3 Central-Bank Meetings, 3 Reasons To Worry

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thenews
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thenews  

What a week it has been in the foreign-exchange market! The turnaround in oil, recovery in currencies and rebound in global equities has many investors hoping that 3 weeks into the New Year, we've finally seen a bottom. 2016 started with major losses across the financial markets and even with the latest bounce, oil prices are down more than 28%, U.S. stocks are down +6%, European stocks are down anywhere between 5% to 7% while Japanese stocks have lost 10% year to date. Currencies fared better as the latest recovery left most of the majors with an average of 2% to 5% in losses versus the U.S. dollar. But the question is, has the selling finally come to an end?

The answer, simply, is 'No'.

There are rallies in every bear market and most importantly nothing significant changed over the past week. Of course most markets are not in bear territory, which is typically defined by a more than 20% drop from a recent high. But many markets are oversold and a short-term recovery is not unusual. Iran is still poised to add 500,000 barrels a day to oil exports and supply far exceeds demand. Oil prices fell hard and fast over the past week and finally found some support near $25 a barrel. There was no specific reason to catalyze the rally but it was enough to drive up equities and currencies. While the Bank of Canada's optimistic attitude was a valid reason for the rise in the Canadian dollar, the decline in oil prices will certainly weigh on economic activity in the coming year.

Looking ahead, it will be another busy week for currencies.

Three central banks are scheduled to make monetary policy announcements, giving FX traders 3 reasons to be worried. The Federal Reserve's monetary policy meeting will be the most important event risk of the week. Coming off the heels of a 25bp rate hike, no one expects another round of tightening in January. However after last month's meeting, Yellen expressed confidence in the economy and the possibility of inflation returning to 2% once transitory factors fade. This time around, it will be difficult for Federal Reserve officials to keep a brave face. While Yellen will not be holding a press conference, we would be surprised if the FOMC statement did not contain a tinge of concern. The ECB with its weak currency is worried about inflation and economic uncertainty. The same is true of the BoE, so it's hard to believe that U.S. policymakers haven't been unnerved by the volatility in equities and commodities. The big question is whether these concerns appear in this month's FOMC statement and if they do, USD/JPY will give up its recent gains.

However USD/JPY faces the small-but-significant risk of additional easing from the Bank of Japan. According to one of the country's largest papers, Nikkei, the BoJ "is taking a serious look at expanding its monetary easing measures amid market uncertainty." They note that the central bank is worried about falling oil prices, a rising currency and tumbling stocks. While the decline in oil makes oil imports less expensive, it also makes it more difficult to achieve their inflation target. But throughout last year, despite widespread calls to do so, the central bank refused to increase the size of its Quantitative Easing program. But what's different now is that the yen is rising and stocks are falling. We're not sure if there is enough support for more stimulus, but there's no question that the BoJ will be discussing the option.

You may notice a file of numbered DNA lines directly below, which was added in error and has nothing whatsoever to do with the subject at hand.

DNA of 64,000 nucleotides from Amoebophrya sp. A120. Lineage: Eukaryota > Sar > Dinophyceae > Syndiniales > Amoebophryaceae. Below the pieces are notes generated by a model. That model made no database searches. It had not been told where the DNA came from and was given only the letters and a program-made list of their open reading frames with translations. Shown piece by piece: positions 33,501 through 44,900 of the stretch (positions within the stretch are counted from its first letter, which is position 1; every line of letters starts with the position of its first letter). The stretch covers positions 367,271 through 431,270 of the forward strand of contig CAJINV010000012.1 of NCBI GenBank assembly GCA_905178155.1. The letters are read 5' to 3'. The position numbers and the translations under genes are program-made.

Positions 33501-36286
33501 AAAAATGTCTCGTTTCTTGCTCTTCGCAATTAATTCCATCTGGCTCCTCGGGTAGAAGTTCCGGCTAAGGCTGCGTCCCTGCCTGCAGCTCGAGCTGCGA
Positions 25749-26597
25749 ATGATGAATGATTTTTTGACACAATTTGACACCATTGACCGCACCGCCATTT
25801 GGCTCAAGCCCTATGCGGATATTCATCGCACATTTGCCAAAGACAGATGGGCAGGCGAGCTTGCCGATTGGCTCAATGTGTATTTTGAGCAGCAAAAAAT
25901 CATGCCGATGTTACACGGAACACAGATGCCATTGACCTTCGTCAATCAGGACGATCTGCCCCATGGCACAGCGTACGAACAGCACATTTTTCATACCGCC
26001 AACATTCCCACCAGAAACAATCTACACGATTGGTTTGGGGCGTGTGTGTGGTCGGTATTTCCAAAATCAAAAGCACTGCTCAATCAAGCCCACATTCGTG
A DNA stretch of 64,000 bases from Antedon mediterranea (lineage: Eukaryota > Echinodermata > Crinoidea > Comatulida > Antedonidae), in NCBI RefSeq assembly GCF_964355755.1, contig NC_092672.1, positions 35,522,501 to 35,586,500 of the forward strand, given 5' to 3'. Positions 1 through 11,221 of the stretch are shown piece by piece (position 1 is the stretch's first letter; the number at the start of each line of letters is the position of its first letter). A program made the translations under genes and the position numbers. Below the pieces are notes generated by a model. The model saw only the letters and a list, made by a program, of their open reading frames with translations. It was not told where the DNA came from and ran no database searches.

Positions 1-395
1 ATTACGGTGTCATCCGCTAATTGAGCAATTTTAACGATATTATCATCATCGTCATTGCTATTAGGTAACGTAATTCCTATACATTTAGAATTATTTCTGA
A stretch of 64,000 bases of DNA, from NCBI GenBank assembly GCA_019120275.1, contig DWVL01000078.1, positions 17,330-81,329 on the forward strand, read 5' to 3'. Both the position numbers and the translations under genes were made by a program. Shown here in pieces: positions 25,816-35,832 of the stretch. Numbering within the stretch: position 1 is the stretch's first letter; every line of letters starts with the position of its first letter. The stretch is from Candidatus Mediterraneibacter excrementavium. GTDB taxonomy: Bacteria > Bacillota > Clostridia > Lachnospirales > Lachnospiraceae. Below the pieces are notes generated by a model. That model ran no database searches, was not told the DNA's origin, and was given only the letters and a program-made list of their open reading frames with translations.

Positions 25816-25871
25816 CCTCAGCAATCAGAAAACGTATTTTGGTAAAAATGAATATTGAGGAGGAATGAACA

We are not looking for the Reserve Bank of New Zealand to cut interest rates again after just doing so in December. However there's a reasonable chance that it will shift its forward guidance. At the end of last year, the RBNZ said it "expect[s] to reach their inflation goal at current rate settings." That line implies that it is not looking to lower rates again in the near term, which is reinforced by its upgraded 2016 GDP forecasts. However since then we've seen dairy prices fall and CPI match the 2008 decline, which was the largest since 1998. The markets also went haywire in December, so it's likely that this month RBNZ Governor Wheeler will emphasize the possibility of further rate cuts.

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myname
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myname  

There should be some fun with all the CBs messing around

thenews
28489
thenews  

No hint of stimulus from Bank of Japan's Kuroda in Davos

Bloomberg spoke with Bank of Japan Governor Haruhiko Kuroda at Davos and he brushed aside worries about recent market turmoil.

"At this stage, we don't think the current market situation has been affecting corporate behavior unduly," he said. "But, as I said, the market is the market, and markets could affect the real economy -- so we carefully watch."

On the economy, he sounded a positive note.

"At this stage, a virtuous cycle of income to spending by the corporate sector as well as the household sector is maintained -- fairly robust," Kuroda said. "We are not so much concerned about the real economy."

Unnamed officials cited by Bloomberg suggested the BOJ may once again delay the timeframe for reaching the inflation goal. They have been disappointed by annual wage talks as labour unions ask for smaller raises.

"If necessary to achieve the 2 percent inflation target, particularly if the underlying inflation trend is seriously affected, then we can expand or further strengthen QQE in many ways," Kuroda said, referring to his quantitative and qualitative easing program. "There are many ways to further strengthen and expand QQE even more creatively."

On China, Kuroda also said he was "relatively optimistic."

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